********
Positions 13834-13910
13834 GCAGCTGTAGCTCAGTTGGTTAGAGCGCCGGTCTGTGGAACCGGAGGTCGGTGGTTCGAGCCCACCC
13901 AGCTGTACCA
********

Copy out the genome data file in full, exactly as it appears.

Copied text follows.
Positions 13834-13910
13834 GCAGCTGTAGCTCAGTTGGTTAGAGCGCCGGTCTGTGGAACCGGAGGTCGGTGGTTCGAGCCCACCC
13901 AGCTGTACCA